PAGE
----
Soldiers of the Red Army were used as extras to portray the British army. They panicked repeatedly and scattered during the filming of some of the cavalry charges. Attempts to reassure them by marking the closest approach of the horses with white tape similarly failed, and the scene was cut.
When filming Napoleon's abdication speech producer Dino De Laurentiis ordered the cameraman not to load a new reel of film in order to save costs. The film ran out before Rod Steiger had finished delivering this highly emotional speech. The actor was not pleased.
This film was produced at the same time that Stanley Kubrick was preparing a film on the life of Napoléon Bonaparte. When Waterloo (1970) failed at the box-office, Kubrick's backers bowed out and his Kubrick's "Napoleon" film was never made.
Contrary to the popular misconception, its poor performance at the US box-office was not the reason that MGM cancelled their Stanley Kubrick Napoleon project. MGM and Kubrick announced that they had parted company amicably in January 1969, four months before this film went into production.
There has been a myth that a Russian version of this film ran for almost four hours. According to an article written by the film's editor and associate producer Richard C. Meyer, the longest cut is the 132 minute version. This has been confirmed by Vladimir Dostal, the film's First Assistant Director and later the head of Mosfilm in Moscow. Dostal says that they only have the 132m version in their vaults and no longer 4 hour version ever existed. The myth may derive from an earlier part of Meyer's article when he states that the rough cut was four hours long which was not unusual for a film of this scope and scale. But after much discussion the present length was agreed on. He also says he stupidly didn't make a dupe of this rough cut, a usual process in post production. So this 'cut' will never see the light of day. It is clear from the cast list that many characters were cut. The film was planned as a Road Show release but by 1970 the practice had lost favor with the studios. Columbia Pictures also shortened Cromwell (1970) for the same reason. Richard Heffer who play a major featured role in the film says the script as filmed was much longer than the film that came out and that many of the cast had huge chunks of their roles deleted.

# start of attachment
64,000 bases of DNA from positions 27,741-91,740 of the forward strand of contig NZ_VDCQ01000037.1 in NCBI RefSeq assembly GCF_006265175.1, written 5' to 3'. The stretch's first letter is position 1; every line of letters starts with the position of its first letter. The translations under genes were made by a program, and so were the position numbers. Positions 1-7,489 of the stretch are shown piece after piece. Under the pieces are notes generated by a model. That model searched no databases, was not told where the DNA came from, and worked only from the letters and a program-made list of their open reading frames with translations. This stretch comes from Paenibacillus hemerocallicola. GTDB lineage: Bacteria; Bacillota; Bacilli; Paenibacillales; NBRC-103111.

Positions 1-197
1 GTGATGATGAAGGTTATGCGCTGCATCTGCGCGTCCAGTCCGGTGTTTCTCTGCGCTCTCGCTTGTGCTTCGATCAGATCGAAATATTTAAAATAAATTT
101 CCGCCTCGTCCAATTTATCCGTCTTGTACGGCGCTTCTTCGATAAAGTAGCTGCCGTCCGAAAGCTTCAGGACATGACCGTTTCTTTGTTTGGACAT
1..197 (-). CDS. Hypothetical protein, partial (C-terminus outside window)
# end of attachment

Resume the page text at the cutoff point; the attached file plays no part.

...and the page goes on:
According to the film's program, Italian producer Dino De Laurentiis had great difficulty raising finance for this enormously expensively budgeted historical war epic. This problem was resolved when De Laurentiis entered into negotiations with the Soviet Union during the late 1960s and an Italian-Russian co-production was able to be green-lit with co-operation with Russian Mosfilm who financed over UK £4 million of the epic's £12+ million budget which was about a third of the overall cost.
Robert Rietty said he had voiced 98 different characters, including Lieutenant General Sir Thomas Picton. His son Jonathan said that his father's unusual contribution to the film was the result of a technical problem or an accident that had made much of the original soundtrack unusable.
Russian director Sergey Bondarchuk was hired based on the strength of his four Russian "War and Peace" epic pictures he had directed during the mid-1960s but Bondarchuk had not directed the English language War and Peace (1956) movie.
When the British offer surrender to the Old Guard, Vicomte de Cambronne supposedly said, "The Old Guard dies but never surrenders." Cambronne himself said afterwards that his reply was, "Merde," (shit) as was shown in the film. For years afterwards, the word "merde" was referred to by the French as "le mot de Cambronne" (Cambronne's word).
The movie was made and released about just over three years before the famous "Waterloo" song of the same name sung by ABBA was first recorded in late 1973. First released in the following year, the track went onto to win the 1974 Eurovision Song Contest.
According to the article "Richard Burton top draw in British cinema" by Peter Waymark published in the London "Times" on 30th December 1971, this picture was the fifth most popular "reserve ticket" movie at the British box office during 1971.
Jack Hawkins, who played Lord Picton, had been suffering from cancer of the larynx to the extent that he had had his larynx surgically removed four years before the film was made. All his lines are dubbed with another actor's voice; you can see a few lip synch errors from time to time.
The filming took place (over a period of more than six months) in 1969, the bi-centenary year of Napoleon's birth. In the same year, two other films featuring Napoleon as a character were also made - "Eagle In A Cage" (with Kenneth Haigh as Napoleon) and "Adventures Of Gerard", where Eli Wallach played the Emperor. All three films were box-office failures.